Major Miscommunication

A photographer for a national magazine was assigned to get photos of a forest fire.  The photographer tried several times but the smoke was just too thick.  So, he asked his boss to hire a plane so he could take aerial photos.  Arrangements were made and the photographer was told to go to the local airport where a small plane would be waiting for him.  When he arrived, a plane was sitting on the runway warming up the engines.  The photographer ran over to the plane, jumped in with his equipment and yelled over to the pilot, “Alright, let’s go!”

The pilot revved up the engine and soon the plane soared into the air.  The photographer told the pilot to head north towards the mountains.  When they arrived at the forest fire, the photographer said, “Fly as low as you can over the fire and make three or four level passes.”  “Why would you want me to do something dangerous like that?” asked the pilot.  The photographer responded, “Because I’m going to take pictures.  I’m a photographer and photographers take pictures!”  After a pause the pilot looked over with a horrified look and said, “You mean you’re not the flight instructor?” (SermonIllustrations.com).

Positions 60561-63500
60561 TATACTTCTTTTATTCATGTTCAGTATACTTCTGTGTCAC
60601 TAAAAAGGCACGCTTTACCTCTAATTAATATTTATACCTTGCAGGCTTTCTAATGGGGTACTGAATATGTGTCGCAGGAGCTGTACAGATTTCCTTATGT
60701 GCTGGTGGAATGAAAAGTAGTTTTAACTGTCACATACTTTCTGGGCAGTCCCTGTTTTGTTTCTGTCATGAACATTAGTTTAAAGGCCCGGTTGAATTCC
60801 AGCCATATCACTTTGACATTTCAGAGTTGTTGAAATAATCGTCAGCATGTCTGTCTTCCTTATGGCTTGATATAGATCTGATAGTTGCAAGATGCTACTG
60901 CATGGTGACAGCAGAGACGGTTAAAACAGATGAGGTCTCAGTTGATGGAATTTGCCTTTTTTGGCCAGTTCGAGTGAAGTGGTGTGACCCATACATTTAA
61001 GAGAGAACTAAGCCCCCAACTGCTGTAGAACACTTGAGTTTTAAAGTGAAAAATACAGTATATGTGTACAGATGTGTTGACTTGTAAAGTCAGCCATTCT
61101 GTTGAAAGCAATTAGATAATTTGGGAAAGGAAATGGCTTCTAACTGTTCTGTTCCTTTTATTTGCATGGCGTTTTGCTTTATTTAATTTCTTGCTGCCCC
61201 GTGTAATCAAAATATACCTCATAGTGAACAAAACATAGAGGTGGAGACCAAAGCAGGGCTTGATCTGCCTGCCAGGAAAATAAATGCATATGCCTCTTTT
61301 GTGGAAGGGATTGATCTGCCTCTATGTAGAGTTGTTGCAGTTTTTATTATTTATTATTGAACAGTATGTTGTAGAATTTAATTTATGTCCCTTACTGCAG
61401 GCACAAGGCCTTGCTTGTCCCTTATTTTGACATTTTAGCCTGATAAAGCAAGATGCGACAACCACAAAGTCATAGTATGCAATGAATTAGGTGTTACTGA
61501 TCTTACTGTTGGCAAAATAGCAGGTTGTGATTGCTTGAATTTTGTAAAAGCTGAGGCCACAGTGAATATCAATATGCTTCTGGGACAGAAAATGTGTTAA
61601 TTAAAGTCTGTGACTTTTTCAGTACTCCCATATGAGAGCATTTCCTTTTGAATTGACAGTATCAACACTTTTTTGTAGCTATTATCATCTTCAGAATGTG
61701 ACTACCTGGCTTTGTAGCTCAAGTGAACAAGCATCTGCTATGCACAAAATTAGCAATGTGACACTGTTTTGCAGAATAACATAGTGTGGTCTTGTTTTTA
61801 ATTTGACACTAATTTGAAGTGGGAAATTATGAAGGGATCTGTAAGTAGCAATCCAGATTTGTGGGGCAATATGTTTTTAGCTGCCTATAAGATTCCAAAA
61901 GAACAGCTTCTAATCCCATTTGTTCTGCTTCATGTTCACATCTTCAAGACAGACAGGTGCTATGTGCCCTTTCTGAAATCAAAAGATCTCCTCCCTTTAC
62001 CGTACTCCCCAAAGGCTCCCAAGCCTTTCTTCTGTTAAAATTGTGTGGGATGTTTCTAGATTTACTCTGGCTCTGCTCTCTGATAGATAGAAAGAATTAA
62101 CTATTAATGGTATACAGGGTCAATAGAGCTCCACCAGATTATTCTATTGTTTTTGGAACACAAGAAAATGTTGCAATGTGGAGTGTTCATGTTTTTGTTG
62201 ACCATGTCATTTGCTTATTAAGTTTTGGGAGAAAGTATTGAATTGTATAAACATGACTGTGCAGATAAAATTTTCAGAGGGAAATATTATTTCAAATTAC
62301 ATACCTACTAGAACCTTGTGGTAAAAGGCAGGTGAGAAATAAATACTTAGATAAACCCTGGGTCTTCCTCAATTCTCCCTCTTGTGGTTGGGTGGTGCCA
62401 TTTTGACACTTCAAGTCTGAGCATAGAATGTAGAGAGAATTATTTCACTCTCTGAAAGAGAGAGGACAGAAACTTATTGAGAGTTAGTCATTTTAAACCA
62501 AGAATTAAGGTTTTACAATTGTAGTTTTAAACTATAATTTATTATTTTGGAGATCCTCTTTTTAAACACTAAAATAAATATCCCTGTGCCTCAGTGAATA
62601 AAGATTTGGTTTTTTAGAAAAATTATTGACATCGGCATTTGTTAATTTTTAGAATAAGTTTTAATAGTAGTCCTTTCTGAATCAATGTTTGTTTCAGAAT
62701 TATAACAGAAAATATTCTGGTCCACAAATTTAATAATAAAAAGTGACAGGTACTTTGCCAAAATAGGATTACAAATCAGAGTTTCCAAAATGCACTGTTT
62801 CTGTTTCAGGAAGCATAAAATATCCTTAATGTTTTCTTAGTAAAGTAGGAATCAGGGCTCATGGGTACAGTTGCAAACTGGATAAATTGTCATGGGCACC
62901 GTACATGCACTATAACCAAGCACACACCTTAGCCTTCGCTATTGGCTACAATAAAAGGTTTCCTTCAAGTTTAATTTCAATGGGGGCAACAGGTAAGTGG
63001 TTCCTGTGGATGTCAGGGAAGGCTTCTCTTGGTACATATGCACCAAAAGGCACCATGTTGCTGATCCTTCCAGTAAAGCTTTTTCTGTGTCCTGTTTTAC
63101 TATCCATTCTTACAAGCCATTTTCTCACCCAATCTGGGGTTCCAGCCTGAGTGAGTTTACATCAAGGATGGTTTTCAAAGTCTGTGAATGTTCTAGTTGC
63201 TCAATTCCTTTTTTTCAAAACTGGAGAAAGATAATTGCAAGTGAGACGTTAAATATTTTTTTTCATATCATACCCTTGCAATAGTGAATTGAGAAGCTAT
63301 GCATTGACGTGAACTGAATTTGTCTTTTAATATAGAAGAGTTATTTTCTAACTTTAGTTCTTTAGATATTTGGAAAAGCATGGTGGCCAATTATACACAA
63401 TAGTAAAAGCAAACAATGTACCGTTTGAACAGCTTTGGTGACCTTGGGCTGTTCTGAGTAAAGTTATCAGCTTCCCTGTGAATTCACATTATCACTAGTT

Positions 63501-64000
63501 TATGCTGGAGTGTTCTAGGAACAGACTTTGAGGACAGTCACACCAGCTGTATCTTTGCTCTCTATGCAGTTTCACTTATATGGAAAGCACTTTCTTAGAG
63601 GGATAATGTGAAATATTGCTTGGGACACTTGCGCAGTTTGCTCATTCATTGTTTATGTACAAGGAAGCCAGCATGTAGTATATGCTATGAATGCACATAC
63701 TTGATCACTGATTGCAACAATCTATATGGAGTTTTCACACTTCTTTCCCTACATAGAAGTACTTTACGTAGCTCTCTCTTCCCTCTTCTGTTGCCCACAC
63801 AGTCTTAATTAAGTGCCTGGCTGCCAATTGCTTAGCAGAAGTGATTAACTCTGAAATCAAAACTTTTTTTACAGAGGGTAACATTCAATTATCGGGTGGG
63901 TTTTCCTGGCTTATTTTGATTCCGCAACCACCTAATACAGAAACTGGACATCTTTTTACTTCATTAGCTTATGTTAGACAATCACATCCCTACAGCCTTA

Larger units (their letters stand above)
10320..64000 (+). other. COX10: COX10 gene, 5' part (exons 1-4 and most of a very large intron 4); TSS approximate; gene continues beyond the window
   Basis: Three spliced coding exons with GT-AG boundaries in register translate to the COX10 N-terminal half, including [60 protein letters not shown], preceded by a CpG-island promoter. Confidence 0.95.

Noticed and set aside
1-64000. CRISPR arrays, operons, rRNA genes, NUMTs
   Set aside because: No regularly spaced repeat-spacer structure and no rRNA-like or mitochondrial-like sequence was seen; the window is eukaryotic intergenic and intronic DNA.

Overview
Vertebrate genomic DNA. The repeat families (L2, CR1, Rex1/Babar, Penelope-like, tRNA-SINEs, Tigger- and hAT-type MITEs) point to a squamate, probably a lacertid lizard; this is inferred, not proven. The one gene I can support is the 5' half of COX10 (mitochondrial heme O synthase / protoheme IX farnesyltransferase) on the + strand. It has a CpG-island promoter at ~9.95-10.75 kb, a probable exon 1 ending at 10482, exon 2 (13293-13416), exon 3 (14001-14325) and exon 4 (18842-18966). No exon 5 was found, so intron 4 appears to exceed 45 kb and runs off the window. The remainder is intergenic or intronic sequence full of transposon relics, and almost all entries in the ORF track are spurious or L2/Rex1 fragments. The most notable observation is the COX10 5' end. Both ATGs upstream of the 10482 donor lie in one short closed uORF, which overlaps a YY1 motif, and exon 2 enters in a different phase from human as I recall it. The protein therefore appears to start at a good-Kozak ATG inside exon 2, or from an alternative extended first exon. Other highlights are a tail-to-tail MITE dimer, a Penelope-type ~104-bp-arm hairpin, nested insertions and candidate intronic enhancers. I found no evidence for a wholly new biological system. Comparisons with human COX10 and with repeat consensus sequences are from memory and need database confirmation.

This is what one might call “a major miscommunication.”  This entire fiasco could have been avoided if either person had communicated at the beginning.  Everyone has been guilty of miscommunication at one point or another.  Whether it is not saying enough, saying too much, or having the wrong words come out.  Good communication is vital in all relationships, even our relationship with the Lord.

Philippians 2 is a great section of Scripture.  Here we can learn some great lessons about proper communication:

  • Encouragement, love, fellowship, affection, and compassion are essential for unity (vs. 1-2).  None of this is possible if these aspects do not show up in our speech.
  • Don’t be selfish or conceited, but be humble by putting other above yourself (vs. 3-4).  Often miscommunication and hurt feelings come when our words reflect selfishness.  However, if our words are helpful then good will be the result.  This is how Jesus lived His life (vs. 5-11).
  • Don’t grumble and dispute (vs. 14).  This only causes problems and negative feelings.  Avoiding this type of speech will make us blameless and stand out among our culture (vs. 15).

Sometimes miscommunications are unavoidable.  However, if our speech is full of encouragement, love, and other positive qualities instead of selfishness and complaints, we will avoid many forms of miscommunication.  But above all else, we will bring glory to God with our words.  Let’s take these lessons from Philippians 2 to heart and speak as God wants us to speak.  As 1 Peter 4:11 states, “Whoever speaks, is to do so as one who is speaking the utterances of God; whoever serves is to do so as one who is serving by the strength which God supplies; so that in all things God may be glorified through Jesus Christ, to whom belongs the glory and dominion forever and ever.  Amen.”

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